As she thinks back to her 20s and 30s, Angie Sorensen can see now that she suffered from a major health problem.
She would visit the emergency room once or twice a year with all the symptoms of a kidney stone, but the doctors would order computed tomography (CT) scans and not find anything. They told her she must have passed the kidney stone, sent her home, and then she would recover.
Angie now knows, at age 42, that all those supposed “kidney stones” were actually symptoms of loin pain hematuria syndrome (LPHS), a rare pain syndrome that is characterized by unexplained flank pain and blood in the urine. Over the last three years, it took her longer and longer to recover from these painful incidents, and her pain became a more permanent part of her life.
She had undergone a partial hysterectomy in 2012 as a treatment for endometriosis, and in 2018, doctors removed her right ovary as well. Still, she said, “My kidney felt just too big for its place. It felt like it was being squeezed.”
Angie, who lives in Ulen, MN, sought help at a local pain clinic, and that was where she first heard about LPHS. After Googling the condition, she found many women who had sought treatment at the UW Health Renal Autotransplant Program, but she didn’t feel quite ready for the treatment they had undergone. Doctors had removed their kidney and ureter and replaced it elsewhere in their abdomen, thus eliminating the pain.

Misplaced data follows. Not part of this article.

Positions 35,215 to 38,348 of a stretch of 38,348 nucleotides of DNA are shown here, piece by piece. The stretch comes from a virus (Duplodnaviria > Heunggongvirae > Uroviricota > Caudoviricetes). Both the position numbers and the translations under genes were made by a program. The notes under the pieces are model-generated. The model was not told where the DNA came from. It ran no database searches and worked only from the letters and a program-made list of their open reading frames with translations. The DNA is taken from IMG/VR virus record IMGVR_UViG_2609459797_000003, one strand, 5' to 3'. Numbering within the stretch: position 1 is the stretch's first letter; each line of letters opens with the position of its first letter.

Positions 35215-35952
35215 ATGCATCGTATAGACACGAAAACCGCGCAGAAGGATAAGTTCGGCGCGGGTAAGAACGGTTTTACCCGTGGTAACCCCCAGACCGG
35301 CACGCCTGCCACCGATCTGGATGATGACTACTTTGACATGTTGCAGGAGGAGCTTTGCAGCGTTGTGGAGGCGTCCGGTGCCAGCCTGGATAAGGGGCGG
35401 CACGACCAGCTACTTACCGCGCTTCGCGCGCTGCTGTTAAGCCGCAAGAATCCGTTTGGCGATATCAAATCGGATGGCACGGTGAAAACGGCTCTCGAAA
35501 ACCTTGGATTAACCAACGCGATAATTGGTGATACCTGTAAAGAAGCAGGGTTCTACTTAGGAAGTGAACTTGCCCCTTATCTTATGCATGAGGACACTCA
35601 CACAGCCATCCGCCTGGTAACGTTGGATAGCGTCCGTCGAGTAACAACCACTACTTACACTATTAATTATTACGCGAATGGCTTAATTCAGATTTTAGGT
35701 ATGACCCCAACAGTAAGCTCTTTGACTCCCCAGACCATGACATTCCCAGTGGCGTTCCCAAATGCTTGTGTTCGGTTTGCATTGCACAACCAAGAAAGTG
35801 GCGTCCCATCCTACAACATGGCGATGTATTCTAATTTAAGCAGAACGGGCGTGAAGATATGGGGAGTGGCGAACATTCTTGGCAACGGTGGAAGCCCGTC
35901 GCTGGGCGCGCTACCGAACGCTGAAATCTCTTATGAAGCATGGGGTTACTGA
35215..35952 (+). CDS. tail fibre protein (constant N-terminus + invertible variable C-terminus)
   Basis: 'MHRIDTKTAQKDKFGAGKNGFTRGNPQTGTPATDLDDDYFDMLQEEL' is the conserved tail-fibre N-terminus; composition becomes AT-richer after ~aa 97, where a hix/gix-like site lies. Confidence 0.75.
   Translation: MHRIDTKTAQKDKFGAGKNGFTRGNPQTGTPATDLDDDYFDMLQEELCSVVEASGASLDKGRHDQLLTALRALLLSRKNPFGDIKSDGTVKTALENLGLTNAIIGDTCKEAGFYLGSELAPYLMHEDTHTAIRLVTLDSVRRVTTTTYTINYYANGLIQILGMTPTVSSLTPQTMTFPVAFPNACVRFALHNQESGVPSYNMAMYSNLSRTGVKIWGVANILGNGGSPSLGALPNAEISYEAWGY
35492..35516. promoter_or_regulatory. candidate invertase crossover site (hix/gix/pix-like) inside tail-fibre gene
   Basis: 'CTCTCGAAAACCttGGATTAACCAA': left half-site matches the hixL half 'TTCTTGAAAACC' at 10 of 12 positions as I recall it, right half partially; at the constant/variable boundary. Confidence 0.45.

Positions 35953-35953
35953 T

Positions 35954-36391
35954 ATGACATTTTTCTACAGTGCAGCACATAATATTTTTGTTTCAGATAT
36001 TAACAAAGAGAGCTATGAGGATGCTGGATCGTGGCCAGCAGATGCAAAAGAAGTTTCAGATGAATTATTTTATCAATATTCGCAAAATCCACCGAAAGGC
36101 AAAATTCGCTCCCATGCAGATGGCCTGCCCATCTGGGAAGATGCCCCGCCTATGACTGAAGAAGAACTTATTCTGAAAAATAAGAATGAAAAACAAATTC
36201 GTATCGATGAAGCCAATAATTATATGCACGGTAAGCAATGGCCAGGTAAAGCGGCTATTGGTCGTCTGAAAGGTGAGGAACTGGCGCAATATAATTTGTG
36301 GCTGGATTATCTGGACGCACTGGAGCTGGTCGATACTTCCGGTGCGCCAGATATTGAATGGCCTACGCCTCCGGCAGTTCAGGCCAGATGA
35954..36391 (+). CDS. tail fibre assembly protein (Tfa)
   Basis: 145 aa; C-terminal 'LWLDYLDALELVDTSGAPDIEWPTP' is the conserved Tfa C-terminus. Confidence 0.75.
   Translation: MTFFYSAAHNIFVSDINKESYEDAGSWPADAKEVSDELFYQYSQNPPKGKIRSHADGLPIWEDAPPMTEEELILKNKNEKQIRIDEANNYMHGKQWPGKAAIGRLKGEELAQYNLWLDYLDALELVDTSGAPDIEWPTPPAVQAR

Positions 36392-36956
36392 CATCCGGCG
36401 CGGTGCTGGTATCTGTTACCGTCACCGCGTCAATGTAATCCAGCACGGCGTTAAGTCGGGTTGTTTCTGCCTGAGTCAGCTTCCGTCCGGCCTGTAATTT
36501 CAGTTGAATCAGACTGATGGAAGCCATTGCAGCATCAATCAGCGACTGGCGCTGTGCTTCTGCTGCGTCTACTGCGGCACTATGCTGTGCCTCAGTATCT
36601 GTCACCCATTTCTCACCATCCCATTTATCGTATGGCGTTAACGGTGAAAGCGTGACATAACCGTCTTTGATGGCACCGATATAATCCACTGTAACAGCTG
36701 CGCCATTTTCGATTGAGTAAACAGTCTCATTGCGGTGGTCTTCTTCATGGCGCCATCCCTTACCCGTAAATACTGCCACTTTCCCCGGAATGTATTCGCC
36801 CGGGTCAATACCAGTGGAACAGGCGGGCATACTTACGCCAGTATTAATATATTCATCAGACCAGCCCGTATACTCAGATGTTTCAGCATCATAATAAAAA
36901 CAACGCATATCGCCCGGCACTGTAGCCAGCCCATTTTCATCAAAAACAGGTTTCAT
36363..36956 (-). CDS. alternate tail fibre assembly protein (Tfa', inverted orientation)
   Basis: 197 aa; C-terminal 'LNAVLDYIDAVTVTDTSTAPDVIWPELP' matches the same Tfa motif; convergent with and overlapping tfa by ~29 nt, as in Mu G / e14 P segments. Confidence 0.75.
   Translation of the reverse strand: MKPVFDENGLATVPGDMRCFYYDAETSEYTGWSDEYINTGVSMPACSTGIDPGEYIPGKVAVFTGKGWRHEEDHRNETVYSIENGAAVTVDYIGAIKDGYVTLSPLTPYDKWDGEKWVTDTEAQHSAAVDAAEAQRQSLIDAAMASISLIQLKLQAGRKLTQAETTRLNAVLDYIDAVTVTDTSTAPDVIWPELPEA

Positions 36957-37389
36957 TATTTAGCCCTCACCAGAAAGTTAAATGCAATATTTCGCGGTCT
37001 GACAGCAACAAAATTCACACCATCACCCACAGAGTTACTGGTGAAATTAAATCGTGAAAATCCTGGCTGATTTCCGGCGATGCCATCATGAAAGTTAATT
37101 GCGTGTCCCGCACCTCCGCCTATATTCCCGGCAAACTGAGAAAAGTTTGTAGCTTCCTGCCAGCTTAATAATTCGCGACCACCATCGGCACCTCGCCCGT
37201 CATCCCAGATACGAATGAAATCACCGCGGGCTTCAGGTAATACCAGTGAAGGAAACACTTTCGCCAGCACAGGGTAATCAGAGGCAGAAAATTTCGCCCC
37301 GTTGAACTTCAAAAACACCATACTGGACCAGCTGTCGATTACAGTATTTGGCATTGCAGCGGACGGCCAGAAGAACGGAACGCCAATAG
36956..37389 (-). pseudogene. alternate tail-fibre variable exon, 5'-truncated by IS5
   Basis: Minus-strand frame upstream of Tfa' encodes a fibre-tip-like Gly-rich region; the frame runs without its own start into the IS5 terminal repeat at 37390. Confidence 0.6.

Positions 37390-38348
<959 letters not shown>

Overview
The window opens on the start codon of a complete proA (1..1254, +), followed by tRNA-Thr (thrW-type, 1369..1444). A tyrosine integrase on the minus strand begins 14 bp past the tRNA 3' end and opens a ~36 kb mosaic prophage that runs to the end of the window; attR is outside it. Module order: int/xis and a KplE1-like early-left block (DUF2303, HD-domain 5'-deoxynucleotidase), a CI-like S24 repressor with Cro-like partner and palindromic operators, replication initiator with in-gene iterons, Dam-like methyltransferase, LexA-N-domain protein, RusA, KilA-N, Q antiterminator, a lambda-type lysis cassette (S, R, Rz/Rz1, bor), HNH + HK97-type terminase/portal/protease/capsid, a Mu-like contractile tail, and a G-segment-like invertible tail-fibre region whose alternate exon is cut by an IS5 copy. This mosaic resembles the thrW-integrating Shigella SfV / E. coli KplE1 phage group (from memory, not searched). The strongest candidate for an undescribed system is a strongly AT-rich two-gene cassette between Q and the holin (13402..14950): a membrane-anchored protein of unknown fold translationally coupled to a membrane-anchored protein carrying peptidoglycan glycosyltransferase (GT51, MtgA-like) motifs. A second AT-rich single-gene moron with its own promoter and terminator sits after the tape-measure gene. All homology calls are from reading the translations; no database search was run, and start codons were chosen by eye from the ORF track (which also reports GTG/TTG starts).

“I called UW Health during the summer of 2020, hoping to find a doctor who could help me take care of my pain for a while,” she said. “The staff members were amazing to me and said I would probably be a candidate for renal autotransplant surgery, but at that point, I didn’t feel like I was ready for that.”
She continued seeking help at other medical centers closer to home, but when she mentioned the renal autotransplant to those doctors, they told her it was too extreme of an option, and she was better off just living with the pain. She found one doctor who offered to treat her by installing a pain pump in her body, but to do that, she would need to eliminate her pain medications for two weeks.
Going off pain medications completely was unthinkable to Angie, so she was back at UW Health in summer 2022, talking with transplant surgeon Dr. David Foley and his team. “I sat in a room talking with them, and it was the first time I felt like a person in a really long time,” she said. “Dr. Foley was so compassionate and understanding, and he really felt this surgery would be right for me.”
Angie’s renal autotransplant was on Oct. 1. While she is still recovering from the surgery, she can already tell her flank pain is gone. “I remember waking up right after the surgery and thinking, my kidney doesn’t hurt,” she said.
Now, she says, she’s looking forward to going places and seeing things with her husband and three children. “My world feels so much brighter now,” she said. “This isn’t just life-changing for me—it’s life-changing for my kids, my husband, everybody.”